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The Bug – Angels and Devils


5021392904191.jpgLabel: Ninja TuneScore: 7/10 

It’s been 6 years since Kevin ‘The Bug’ Martin’s last incarnation under his most lauded moniker. That record, London Zoo, set a genre benchmark and placed its flag firmly in the ground, claiming the last disparate shards of the splintering London dubstep sound as its own, blasting down the genres played out cliché’s and returning the capital’s bass music heritage to its roots – punishingly heavy dub centric, West Indian music combined with a British, ‘fuck you’ punk rock heritage and futurist urban decay sensibilities.

Since that record was released, Martin was busy with his ‘Lover’s Rock’ project King Midas Sound (KMS). A similarly experimental yet more laid back affair that allowed his powerful productions space to breath, centring them on his co-conspirators Roger Robinson and Kiki Hitomi rather than his own militant beats.

His third outing as The Bug – Angels & Devils – comes in a historically deserved wave of hype. Released on the on fire Ninja Tune, the record plays out as a game of two halves. A slightly more subdued, atmospheric, bass heavy yet comparatively gentle beginning, that is followed by explosive, off the bench, second-half substitutions that turns the record into the cacophony of punishing vibes we all want and expect from the ferociously fiery producer.

However, with the exception of the opening six numbers, which have more in common with Martin’s KMS project than it does The Bug – with the exception of the odd 3-3-2 dancehall riddim – Angels and Devils doesn’t really offer much in terms of progression on his original template that was birthed on his first offering, Pressure, and then subsequently honed, and then basically perfected on London Zoo.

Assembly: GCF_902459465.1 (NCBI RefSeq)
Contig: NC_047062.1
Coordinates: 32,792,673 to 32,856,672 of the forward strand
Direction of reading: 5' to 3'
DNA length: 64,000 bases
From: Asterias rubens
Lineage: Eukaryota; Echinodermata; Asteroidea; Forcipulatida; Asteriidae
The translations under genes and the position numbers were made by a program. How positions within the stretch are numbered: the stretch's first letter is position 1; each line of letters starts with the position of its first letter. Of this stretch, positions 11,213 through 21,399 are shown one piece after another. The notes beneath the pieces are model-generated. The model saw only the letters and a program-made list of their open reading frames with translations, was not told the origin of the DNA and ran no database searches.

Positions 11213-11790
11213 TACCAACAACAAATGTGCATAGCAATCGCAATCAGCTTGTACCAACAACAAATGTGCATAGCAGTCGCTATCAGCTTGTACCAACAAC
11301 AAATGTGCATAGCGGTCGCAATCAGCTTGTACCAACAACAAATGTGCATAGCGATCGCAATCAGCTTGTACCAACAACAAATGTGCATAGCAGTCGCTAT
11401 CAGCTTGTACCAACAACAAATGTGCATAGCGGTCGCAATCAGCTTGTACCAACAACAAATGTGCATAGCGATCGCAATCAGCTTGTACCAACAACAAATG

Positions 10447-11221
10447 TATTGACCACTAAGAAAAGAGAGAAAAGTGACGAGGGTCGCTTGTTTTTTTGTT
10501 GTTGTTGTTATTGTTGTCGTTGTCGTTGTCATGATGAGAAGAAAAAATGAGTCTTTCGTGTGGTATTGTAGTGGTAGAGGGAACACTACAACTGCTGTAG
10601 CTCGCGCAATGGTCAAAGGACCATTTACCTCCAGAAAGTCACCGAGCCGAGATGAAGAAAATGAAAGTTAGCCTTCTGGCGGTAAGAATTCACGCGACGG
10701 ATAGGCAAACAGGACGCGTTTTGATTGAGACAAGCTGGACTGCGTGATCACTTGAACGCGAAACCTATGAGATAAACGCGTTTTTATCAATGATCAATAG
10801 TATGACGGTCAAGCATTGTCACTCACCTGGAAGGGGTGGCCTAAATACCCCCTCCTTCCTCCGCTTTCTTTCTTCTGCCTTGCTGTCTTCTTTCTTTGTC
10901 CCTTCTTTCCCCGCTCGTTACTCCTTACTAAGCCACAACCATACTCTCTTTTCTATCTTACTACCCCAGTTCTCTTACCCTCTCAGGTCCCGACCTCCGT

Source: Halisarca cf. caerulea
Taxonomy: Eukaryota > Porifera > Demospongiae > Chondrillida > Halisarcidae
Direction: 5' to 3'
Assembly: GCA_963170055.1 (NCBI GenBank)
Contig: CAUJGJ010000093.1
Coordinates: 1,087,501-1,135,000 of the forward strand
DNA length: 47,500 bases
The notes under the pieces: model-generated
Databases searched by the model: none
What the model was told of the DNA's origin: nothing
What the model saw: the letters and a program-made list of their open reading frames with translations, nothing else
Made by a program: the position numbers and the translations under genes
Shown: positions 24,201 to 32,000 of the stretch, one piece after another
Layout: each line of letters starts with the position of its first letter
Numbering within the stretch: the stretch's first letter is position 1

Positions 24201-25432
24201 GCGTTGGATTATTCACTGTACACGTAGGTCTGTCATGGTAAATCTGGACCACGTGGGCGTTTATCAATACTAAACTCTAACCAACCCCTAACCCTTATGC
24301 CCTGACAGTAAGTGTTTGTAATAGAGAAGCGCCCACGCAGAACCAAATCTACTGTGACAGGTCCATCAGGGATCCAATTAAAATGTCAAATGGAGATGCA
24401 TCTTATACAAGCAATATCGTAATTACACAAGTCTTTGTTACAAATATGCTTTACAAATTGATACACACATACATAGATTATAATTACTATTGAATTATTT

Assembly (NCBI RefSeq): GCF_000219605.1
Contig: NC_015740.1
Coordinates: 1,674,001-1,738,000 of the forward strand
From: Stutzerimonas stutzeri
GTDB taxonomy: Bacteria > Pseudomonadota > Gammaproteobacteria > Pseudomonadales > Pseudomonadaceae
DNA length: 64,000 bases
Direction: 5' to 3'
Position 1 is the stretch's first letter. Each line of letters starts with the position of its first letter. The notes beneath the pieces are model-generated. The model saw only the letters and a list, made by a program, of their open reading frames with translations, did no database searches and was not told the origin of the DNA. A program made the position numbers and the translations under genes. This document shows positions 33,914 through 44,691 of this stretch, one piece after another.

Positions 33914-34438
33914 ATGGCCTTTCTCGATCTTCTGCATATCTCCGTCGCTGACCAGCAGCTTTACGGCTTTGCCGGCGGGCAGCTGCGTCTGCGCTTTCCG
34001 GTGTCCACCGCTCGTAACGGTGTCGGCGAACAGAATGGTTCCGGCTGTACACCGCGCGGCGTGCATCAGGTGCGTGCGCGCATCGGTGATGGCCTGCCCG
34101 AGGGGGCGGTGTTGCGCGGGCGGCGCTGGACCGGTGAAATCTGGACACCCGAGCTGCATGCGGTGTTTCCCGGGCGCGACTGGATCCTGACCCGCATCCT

One of the main reasons London Zoo worked so well was because of how immediate and taunt it was. It was streamlined and explosive, and despite the fact each tune was basically a blisteringly brutal stand-alone offering, Martin’s style was so unique and exploratory that that didn’t matter.

Therefore, it is surprising he has coughed up the KMS pseudo-trip hop openings of this album (the titular Angels)- which are nice – yet at points plodding – heavy slow-burners that utilise their respective vocalists (Liz Wood, Copeland, Miss Red and a surprisingly boring Gonjasufi) sparingly but well enough – and combined it with The Bug dancehall at the end (the Devils). Maybe he wanted to make an actual album for The Bug rather than another sick as fuck collection of singles and tracks?

What’s most surprising however is that the best of the vocal cuts do not come from frequent collaborator Flowdan, who has three tracks to dominate on the spoken word count. His lyrics come across as clichédly dark and insipid – as evidenced on the minimal and ominously dirty ‘Fat Mac’ – and at points watery, uninspired and anaemic – on the otherwise dancefloor destroying ‘The One’.  He manages to redeem himself somewhat on the previously released ‘Dirty’ where his themes and delivery are much more assured and well-executed, with his esoteric, enthused personality clearly more on show.

The stand out vocal plaudits have to go out to Roll Deep’s Manga whose up and down, brilliantly erratic delivery on the beefy, dubwise grime number of ‘Function’ fits the hard, dank, midi-horn beat absolutely perfectly. He is hyper, paranoid sounding and agitatedly aggressive, in short he is sick. Props also have to go out to MC Ride, the Sacramento based MC of the Death Grips, who is a brave man to feature on such a UK centric record. His rapid fire, double time grimey delivery perfectly fits and compliments possibly the most out there and progressive beat on the album, ‘Fuck a Bitch’, a truly explosive number that shows The Bug at the top of his game.  Warrior Queen’s contribution on ‘Fuck You’ is workman like, but still works well in conjunction with the really nice industrial tinged beat.

All things said, Angels & Devils is nice, its beats are uniformly good, with a couple of excellent offerings, and the vocal performances of Manga and MC Ride are worth the admission price alone, but if you want a true taste of what The Bug is all about, your best sticking with London Zoo and Pressure.

Words: Al Kennedy


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